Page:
“... the only way to be truly satisfied is to do what you believe is great work. And the only
way to do great work is to love what you do.” Steve Jobs
One of the most important questions associated with the overall attractiveness of an
opportunity (and the corresponding likelihood of a venture’s success) is the question, “How
attractive is this opportunity for me?” There may be an excellent opportunity for a new
aluminum smelter, for example, but if I don’t have any relevant interest or knowledge, it’s
probably not a good opportunity for me.
Opportunities are all around us. Recognizing them is the challenge. And then you must
still find an opportunity that works for you. If we think about job positions in traditional
organizations for a moment, it makes sense that a job applicant is more likely to be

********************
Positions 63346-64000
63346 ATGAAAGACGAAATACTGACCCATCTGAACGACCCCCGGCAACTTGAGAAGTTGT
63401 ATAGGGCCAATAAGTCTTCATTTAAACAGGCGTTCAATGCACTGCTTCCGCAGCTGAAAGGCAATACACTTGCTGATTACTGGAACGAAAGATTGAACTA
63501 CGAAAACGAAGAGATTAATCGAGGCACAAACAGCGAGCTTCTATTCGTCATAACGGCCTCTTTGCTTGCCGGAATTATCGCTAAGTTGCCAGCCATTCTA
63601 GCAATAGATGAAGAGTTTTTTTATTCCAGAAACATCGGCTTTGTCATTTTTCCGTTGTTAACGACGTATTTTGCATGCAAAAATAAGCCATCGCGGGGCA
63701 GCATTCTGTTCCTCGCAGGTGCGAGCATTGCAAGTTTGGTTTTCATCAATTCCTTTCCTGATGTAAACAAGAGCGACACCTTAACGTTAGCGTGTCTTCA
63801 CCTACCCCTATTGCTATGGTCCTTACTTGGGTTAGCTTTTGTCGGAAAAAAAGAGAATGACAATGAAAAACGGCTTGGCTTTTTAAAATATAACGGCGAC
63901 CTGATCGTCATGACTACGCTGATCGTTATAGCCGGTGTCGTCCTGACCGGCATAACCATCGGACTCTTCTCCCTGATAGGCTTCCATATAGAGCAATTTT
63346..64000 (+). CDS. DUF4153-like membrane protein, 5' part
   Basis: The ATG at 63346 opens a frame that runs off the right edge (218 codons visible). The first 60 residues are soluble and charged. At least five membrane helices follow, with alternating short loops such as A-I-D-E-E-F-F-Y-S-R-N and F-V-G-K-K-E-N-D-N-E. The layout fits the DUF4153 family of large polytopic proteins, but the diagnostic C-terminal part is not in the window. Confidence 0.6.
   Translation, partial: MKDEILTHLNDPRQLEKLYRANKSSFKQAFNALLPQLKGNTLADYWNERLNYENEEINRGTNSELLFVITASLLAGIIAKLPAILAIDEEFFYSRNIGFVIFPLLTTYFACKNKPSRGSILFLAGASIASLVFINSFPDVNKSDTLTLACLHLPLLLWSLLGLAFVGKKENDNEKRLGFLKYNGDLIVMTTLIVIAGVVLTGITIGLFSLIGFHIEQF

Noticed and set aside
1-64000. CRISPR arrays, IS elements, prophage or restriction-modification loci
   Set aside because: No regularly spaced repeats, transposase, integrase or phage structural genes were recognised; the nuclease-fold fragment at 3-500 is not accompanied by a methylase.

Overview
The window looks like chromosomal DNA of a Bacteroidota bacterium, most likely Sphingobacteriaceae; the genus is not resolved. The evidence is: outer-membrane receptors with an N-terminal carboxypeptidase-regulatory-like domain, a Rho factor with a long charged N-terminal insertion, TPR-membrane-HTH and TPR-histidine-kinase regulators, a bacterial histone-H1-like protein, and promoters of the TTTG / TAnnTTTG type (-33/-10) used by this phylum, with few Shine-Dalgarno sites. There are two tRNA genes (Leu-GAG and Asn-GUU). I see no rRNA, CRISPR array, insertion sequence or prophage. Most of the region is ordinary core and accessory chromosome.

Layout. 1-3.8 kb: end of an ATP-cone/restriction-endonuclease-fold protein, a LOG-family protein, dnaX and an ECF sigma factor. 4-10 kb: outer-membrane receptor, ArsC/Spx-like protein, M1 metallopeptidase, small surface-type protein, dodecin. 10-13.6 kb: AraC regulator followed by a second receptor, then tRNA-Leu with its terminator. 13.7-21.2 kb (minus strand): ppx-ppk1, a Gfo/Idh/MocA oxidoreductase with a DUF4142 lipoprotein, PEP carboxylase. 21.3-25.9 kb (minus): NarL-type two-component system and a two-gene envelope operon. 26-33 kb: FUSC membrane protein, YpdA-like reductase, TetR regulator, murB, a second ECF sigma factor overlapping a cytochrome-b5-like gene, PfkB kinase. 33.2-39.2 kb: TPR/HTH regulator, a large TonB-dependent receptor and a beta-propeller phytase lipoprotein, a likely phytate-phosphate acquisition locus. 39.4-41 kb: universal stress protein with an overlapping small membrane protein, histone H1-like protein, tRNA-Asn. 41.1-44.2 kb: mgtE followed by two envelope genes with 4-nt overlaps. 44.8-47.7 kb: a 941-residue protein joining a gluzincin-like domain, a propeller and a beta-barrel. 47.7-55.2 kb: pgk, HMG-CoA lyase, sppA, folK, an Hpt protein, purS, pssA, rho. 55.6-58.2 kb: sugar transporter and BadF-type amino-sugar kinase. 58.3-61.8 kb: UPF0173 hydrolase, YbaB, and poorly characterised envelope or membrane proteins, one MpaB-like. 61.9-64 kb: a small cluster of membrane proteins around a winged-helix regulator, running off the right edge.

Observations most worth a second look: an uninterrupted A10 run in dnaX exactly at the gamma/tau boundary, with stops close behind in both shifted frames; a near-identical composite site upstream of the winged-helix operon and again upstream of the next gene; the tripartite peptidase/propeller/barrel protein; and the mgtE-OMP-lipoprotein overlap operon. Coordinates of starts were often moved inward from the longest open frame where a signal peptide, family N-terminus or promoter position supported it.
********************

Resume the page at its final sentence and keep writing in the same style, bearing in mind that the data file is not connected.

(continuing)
successful if she possesses the appropriate qualifications. Having the “most” qualifications
will not necessarily ensure success, however. If the candidate is over-qualified for the job,
for example, she may quickly become dissatisfied and frustrated in the position, resulting
in poorer job performance.
Instead of trying to hire the “most qualified” person, most human resource professionals
attempt to select the best person for the job, which can be expressed as a problem of
“matching” the person to the job, or of the “fit” between the person and the job. And most
HR professionals will even go one step further, trying to select the individual who is the
best fit not only with the requirements of the job, but also with the organization itself, and
the culture and values it embodies.
These kinds of decisions don’t just apply to HR professionals. If we want to make good